Mortgage REITs are known for their high dividend yields, but there’s quite a bit more investors should know before they jump in. And that’s even true when it comes to a mortgage REIT like ARMOUR Residential REIT (NYSE: ARR), which invests exclusively in mortgages backed by government agencies like Fannie Mae and Freddie Mac.
In this article, we’ll take a closer look at ARMOUR’s investment strategy, recent developments, and its performance history.
ARMOUR Residential REIT company profile
ARMOUR Residential REIT is a mortgage REIT, founded in 2009, with a portfolio of mortgage-backed securities that are issued or guaranteed by government-sponsored agencies such as Fannie Mae and Freddie Mac. These types of securities are referred to as agency mortgage-backed securities, or agency MBS for short.
While agency MBS typically come with lower yields than other types of mortgage securities such as corporate or non-agency residential, they also have the protection that comes with a government guarantee of the principal, which protects the company from loss in the event the borrower defaults on their loan obligation.
ARMOUR previously invested in a combination of agency and non-agency MBS, but completed its strategic transition to an agency MBS portfolio in August 2020. As of April 30, 2021, 100% of ARMOUR’s portfolio is made up of agency residential mortgages, about 14% of which are multifamily loans (such as for apartment buildings) and the rest are various single-family mortgage loans, most of which have fixed interest rates.
Like most mortgage REITs, ARMOUR uses a significant amount of leverage to boost returns and enable its double-digit dividend yield. As of April 19, 2021, ARMOUR’s leverage ratio was 6.9-to-1, indicating that for every $690 in debts, the company owned $100 in net assets.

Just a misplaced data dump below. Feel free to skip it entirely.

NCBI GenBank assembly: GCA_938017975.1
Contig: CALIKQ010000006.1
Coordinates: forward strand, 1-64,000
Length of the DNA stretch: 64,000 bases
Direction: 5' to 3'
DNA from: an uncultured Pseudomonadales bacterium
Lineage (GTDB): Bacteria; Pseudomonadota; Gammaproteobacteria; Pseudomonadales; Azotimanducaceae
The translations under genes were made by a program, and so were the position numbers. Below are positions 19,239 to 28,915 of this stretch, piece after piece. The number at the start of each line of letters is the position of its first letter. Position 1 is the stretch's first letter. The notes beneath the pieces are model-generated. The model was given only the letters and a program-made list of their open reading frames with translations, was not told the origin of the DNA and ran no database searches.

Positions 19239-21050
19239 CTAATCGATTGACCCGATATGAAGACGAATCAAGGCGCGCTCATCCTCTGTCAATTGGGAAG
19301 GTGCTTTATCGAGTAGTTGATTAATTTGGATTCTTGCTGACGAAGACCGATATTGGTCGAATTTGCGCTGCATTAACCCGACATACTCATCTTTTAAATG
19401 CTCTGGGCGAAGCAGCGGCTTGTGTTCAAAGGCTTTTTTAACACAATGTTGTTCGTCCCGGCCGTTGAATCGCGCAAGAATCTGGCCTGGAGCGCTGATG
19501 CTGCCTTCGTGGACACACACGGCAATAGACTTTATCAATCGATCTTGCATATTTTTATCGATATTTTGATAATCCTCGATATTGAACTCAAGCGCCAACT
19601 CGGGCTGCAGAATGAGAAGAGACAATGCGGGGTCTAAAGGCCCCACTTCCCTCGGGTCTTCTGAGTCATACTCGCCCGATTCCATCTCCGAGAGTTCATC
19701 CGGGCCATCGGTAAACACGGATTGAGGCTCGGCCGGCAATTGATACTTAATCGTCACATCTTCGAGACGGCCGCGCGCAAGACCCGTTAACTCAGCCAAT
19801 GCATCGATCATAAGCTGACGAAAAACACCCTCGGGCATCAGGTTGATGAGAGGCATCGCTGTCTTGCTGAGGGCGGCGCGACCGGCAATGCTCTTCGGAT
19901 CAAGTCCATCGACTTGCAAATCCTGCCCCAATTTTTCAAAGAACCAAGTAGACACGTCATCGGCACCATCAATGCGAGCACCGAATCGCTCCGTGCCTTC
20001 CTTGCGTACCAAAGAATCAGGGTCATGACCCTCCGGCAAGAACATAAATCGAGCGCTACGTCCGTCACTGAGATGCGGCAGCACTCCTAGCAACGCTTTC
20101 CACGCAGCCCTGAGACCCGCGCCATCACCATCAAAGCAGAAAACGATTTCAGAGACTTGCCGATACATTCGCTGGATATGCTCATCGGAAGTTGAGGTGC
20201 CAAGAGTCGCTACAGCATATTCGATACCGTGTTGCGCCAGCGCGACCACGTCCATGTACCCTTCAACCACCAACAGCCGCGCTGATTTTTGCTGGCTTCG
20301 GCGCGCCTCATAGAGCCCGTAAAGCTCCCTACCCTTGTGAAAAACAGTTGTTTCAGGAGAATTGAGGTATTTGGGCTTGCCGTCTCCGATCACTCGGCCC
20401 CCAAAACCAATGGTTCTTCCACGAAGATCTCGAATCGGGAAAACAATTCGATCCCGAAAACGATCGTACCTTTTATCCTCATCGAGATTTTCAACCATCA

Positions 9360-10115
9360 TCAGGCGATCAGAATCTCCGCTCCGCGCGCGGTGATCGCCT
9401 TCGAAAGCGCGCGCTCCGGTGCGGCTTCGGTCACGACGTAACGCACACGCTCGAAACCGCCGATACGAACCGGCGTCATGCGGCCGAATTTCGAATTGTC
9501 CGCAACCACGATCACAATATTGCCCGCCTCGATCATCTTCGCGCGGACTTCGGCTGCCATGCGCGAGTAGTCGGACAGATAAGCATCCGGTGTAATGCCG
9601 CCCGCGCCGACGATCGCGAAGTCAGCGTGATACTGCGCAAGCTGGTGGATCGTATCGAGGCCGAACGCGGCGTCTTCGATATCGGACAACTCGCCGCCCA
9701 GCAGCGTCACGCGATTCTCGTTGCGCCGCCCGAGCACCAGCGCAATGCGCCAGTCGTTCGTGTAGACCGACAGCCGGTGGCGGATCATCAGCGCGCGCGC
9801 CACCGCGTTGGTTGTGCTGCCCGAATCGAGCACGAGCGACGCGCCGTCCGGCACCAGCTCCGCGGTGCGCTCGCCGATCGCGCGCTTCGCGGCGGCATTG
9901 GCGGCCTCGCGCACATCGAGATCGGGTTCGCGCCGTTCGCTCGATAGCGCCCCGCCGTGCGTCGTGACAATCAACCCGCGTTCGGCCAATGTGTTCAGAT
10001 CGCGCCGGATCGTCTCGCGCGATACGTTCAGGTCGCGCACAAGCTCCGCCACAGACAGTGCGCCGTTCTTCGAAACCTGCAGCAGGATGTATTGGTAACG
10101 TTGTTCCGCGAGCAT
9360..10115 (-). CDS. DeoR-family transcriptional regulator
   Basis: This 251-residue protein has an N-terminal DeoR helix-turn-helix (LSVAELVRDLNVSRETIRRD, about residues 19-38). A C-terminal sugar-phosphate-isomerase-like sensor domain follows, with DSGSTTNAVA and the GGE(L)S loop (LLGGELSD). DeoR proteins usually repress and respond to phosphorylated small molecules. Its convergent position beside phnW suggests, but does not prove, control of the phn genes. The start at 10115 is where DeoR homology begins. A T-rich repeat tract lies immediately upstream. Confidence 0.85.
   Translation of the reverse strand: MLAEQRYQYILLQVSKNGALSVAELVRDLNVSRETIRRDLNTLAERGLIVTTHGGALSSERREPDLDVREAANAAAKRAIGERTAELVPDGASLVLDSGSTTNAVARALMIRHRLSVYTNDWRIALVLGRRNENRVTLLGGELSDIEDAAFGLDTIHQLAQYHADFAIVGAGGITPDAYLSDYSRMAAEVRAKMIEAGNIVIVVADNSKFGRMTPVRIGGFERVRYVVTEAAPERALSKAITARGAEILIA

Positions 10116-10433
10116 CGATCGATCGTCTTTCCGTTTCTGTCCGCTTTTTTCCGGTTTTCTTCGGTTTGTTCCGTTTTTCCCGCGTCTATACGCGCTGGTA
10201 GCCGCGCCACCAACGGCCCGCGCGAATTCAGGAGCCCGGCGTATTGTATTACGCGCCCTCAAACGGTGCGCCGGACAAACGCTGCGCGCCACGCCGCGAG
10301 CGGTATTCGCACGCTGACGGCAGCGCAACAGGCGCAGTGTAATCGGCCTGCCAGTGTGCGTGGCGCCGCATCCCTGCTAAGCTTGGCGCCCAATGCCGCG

ARMOUR Residential REIT news
The biggest news item in recent history for ARMOUR was the COVID-19 pandemic, as it was for most mortgage REITs. Without getting into too much detail, when the COVID-19 pandemic swept across the United States in March 2020, it sent the financial markets into a volatile roller-coaster ride, and asset values (including those of mortgage-backed securities) plunged. After all, with so much uncertainty, nobody knew if we were about to see a massive wave of loan defaults or even a total collapse of the housing finance system.
Thankfully, such a doomsday scenario didn’t materialize, but as the value of MBS plunged, many mortgage REITs were forced to liquidate assets at fire-sale prices in order to meet leverage requirements. In fact, from the end of 2019 through the first quarter of 2020, ARMOUR’s total assets declined from $13.3 billion to $5.1 billion and the company posted a loss of more than $500 million for the quarter (keep in mind that ARMOUR’s market cap is less than $1 billion). As the company put it, “To increase liquidity in March, ARMOUR significantly reduced its portfolio of Agency Securities…by 68% compared to December 31, 2019.” I’ll get into the effect on the stock’s price in the next section, but let’s just say it wasn’t a positive catalyst.
As a result of the COVID-19 pandemic, ARMOUR suspended its monthly dividend payments for April and May 2020, and when the payment was reimplemented in June, it was at just over half of the pre-COVID rate. As you’ll see in the next section, ARMOUR’s dividend is still not even close to where it was prior to the pandemic. In a nutshell, the volatility in March 2020 did serious, lasting damage to the company and its investors.
ARMOUR Residential REIT stock price
Since 2010, ARMOUR Residential REIT’s stock price has declined by 82%, as of May 2021. However, this doesn’t tell the whole story.
First of all, it doesn’t include dividends. Mortgage REITs are designed to maximize income, not to produce long-term stock price appreciation. Now, it’s fair to say that a decline of more than 80% is sub-par performance, but the point is that it isn’t fair to judge a mortgage REIT’s performance without considering total returns, which includes income as well as price changes. And ARMOUR’s total return does look a little better at negative 7% since 2010.
Prior to the COVID-19 pandemic, the company was in positive territory in terms of total returns, but has dramatically underperformed the S&P 500 in most time intervals, aside from the past year that included the post-COVID rebound. Here’s a quick chart of ARMOUR’s total returns versus the S&P 500 benchmark index over the past several years:
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